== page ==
In general, it would be an interesting change if we could talk about poetry here instead of theory or the faux-politics and pseudo-sociology of poetry. Right now I am enjoying and being very moved by Rusty Morrison’s new book, The Truth Keeps Calm Biding Its Story, just out from Ahsahta Pres, and by Suzanne Gardinier’s amazing little chapbook from 1990, Usahn. I’ve also just reviewed Mark Doty’s new and selected poems volume, Fire to Fire, for Publishers Weekly. And I’m planning to reread Sidney Keyes, a British neo-Romantic poet who died in World War II in his twenties.
    peace and poetry,
    Reginald

  • On February 13, 2008 at 2:19 pm john wrote:

    Reginald — thanks for the stuff about Adorno on Stravinsky — very interesting!
    I want to respond to one piece of you what you said:
    “Let me put it another, harsher way: our society screws people over and that screws them up. It gives them distorted ideas about their own interests (yes, there is such a thing as false consciousness), makes them work and believe against their own interests, . . . ”
    I’m with you 100% of the way here. I’ve seen it too. I’ve known homeless people who vote Republican.
    You continue:
    ” . . . and provides no opportunity to become real people; it turns people into automatons who participate in their own oppression.”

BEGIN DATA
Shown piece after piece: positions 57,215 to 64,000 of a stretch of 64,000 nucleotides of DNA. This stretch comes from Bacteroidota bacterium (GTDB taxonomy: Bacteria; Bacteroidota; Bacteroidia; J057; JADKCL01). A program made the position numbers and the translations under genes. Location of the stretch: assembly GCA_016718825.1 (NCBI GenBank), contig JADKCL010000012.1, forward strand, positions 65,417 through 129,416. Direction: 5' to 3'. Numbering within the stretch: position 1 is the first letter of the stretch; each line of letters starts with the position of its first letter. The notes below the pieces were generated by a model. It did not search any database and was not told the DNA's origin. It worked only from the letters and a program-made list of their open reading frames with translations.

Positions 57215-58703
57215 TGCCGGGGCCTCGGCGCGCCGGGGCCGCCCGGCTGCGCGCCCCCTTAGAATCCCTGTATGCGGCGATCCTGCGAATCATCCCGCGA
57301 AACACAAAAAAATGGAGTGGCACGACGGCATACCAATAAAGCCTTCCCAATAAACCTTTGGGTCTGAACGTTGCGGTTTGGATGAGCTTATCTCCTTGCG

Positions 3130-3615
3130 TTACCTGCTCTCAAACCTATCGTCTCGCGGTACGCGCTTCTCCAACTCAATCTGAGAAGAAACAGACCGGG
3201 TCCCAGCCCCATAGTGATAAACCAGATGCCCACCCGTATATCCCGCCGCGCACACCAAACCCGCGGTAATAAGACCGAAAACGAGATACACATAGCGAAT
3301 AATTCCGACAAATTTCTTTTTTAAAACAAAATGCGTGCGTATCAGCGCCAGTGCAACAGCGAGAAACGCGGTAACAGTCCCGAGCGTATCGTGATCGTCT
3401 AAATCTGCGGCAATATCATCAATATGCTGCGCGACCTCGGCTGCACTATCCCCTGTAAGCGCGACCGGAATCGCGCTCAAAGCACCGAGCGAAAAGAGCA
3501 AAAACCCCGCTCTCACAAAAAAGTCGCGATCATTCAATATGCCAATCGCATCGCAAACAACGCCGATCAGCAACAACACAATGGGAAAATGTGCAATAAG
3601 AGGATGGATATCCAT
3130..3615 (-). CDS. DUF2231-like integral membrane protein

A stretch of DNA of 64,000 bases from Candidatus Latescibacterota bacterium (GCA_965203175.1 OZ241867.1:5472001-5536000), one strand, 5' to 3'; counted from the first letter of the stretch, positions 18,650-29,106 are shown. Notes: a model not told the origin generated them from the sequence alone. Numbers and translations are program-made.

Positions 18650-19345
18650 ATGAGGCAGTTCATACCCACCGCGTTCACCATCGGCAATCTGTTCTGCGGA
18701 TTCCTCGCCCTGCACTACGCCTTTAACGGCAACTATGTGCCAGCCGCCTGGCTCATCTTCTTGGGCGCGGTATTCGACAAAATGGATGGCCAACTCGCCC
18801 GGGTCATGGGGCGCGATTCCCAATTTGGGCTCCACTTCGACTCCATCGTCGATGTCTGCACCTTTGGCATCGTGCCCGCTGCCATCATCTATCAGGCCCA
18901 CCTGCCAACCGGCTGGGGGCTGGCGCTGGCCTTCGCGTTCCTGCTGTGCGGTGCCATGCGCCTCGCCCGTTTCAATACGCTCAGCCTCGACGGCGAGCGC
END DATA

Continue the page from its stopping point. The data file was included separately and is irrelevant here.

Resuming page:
I get what you’re saying, but the rhetoric of “real people” v. “automatons” is disconcerting to me. Dehumanizing people — even rhetorically — ain’t right. People who work against their own self interests are still people.
    And, by the way, Goodman’s music wasn’t stereotyped dreck. He hired many brilliant and individualistic musicians, including Lionel Hampton, Teddy Wilson, and Billie Holiday, and he himself was a brilliant, individualistic player who later commissioned Bartok to write something for him (a terrific piece, the name of which is escaping me). Even if you don’t like Goodman, beating up on him to defend Adorno’s ignorance of Ellington doesn’t really help Adorno.
    “A deep suspicion of pleasure” is representative of a not-uncommon strain of puritanical Marxism. Bummer.

  • On February 13, 2008 at 2:47 pm Reginald Shepherd wrote:

    Hi John,
    Thanks for reminding me that I can also get caught up in over-heated rhetoric. I was probably unfair to Goodman–I think it was the Ebony Concerto that he commissioned from Bartok, but I could be wrong. My point was that most of what we think of as jazz Adorno didn’t know about and wasn’t writing about. He might not have liked it if he had heard it, but that’s speculation. People often accuse Adorno of racism because of his criticisms of jazz, but he’s writing about white musicians and at one point says that there might be something more authentic in the black music on which they were drawing.